What is the role of the actors Warhol depicts?
The affectlessness that characterised Warhol’s work is there in the repetition of stars’ faces, such as Marilyn Monroe and Liz Taylor, who became subjects of the artist’s work. These actors did not represent self-portraiture, but were the mediums used by Warhol to emphasise affectlessness. They represent a record of the condition of being an uninvolved spectator who views an image with which he or she has been bombarded with in a media-saturated culture. Warhol extended this perception by using silkscreen, and not bothering with cleaning up imperfections of the print, such as uneven inkings of the roller, and general graininess.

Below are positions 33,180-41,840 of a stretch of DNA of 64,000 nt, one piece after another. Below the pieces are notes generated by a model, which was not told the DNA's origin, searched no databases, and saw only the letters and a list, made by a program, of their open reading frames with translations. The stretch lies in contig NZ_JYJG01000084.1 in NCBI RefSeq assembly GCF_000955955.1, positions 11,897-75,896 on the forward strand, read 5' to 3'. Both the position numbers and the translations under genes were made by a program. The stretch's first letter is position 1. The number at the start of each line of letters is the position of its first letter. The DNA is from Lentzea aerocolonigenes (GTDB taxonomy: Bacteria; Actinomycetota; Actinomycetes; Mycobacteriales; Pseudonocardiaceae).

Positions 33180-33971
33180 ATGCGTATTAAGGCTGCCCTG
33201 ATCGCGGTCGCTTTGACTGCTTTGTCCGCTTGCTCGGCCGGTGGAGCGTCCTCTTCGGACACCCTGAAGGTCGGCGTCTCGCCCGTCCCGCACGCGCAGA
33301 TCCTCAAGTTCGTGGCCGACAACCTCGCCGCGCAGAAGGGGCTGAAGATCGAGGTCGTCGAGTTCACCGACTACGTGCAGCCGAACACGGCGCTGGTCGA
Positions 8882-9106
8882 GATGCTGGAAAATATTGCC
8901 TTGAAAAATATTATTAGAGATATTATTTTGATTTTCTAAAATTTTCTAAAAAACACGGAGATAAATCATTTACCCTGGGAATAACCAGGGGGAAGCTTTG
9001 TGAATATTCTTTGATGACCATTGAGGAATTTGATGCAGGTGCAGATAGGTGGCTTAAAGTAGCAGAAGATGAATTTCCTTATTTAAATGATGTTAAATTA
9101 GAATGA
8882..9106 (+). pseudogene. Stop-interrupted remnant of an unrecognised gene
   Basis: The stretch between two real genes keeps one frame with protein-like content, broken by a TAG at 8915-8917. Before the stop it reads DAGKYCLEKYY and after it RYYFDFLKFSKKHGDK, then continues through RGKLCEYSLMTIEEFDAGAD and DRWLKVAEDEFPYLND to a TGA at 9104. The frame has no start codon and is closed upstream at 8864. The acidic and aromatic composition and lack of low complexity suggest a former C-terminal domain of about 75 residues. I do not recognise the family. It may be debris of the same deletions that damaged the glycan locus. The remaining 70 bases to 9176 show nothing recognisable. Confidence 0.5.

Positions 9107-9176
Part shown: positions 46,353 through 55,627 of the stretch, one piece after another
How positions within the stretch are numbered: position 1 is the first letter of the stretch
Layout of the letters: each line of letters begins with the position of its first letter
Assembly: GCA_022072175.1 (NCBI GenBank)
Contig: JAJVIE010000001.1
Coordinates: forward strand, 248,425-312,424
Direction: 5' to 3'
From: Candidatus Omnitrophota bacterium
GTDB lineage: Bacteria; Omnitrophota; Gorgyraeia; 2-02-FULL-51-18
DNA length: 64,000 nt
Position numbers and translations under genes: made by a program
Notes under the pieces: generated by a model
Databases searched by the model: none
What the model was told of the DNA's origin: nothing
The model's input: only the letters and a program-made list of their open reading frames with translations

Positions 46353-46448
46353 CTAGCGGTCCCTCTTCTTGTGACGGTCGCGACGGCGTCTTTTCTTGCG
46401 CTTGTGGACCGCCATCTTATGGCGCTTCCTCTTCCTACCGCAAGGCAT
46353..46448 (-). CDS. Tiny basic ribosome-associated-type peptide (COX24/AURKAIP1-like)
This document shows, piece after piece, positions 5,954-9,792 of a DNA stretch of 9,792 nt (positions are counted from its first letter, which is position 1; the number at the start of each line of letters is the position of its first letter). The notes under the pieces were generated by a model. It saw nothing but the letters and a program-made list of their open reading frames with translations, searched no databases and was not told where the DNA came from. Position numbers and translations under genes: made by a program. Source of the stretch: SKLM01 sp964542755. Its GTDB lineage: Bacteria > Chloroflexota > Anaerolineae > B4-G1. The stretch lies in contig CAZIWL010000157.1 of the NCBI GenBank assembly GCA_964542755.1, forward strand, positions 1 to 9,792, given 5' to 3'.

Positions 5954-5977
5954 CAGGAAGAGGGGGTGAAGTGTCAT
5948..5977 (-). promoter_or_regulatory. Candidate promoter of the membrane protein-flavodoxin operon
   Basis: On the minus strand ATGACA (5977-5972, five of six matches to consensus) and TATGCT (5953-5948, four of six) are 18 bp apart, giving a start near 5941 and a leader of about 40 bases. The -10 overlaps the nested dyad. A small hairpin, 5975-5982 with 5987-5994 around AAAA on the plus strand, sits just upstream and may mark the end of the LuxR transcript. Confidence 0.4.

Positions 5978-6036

On the contrary, Warhol used actors and popular media icons in his work not to further emulate them, but to show how emulation of these famous personalities was something that was drilled into our unconscious by mass media. For the actors in his film, Warhol preferred to focus on their “humiliating particularities” rather than any performance of self-abstraction. His intention was to project himself and his stars into publicity through a transcendence of particularities. His use of white-on-white connotes neutrality of a social group, wherein there is difficulty in telling people apart, whether they be famous or not. In 1962, Warhol reproduced cinematic beauties in several of his Female Movie Star Composites. For instance, he edits together he head and forehead of Greta Garbo, the eyes of Joan Crawford, the nose of Marlene Dietrich, and the lips and chin of Sophia Loren. Only their initials identified these various facial elements of these popular movie stars. Their unfinished appearance suggests they were meant to serve as studies or sketches for larger projects, instead of being taken as individual pieces in themselves. Yet even though Warhol tries to indicate the “whiteness” of these subjects, as neutral objects difficult to tell apart, the artist himself recognised both the requirement for inclusion in the elite Hollywood circles while at the same time conforming his own personal life into achieving that impossible ideal of Hollywood beauty and perfection. He even went so far as to drop the A in his name, which was originally Warhola, since the extra A sounded too clunky and ethnic. In propagating the philosophy of maintaining an affectless, neutral attitude towards art and its appreciation, there is actually a seamless continuity between the surfaces of Warhol’s body and his images, as the products of the artist’s self-abstraction which was designed exactly to avoid “any rupture of self-difference between ordinary life and publicity.”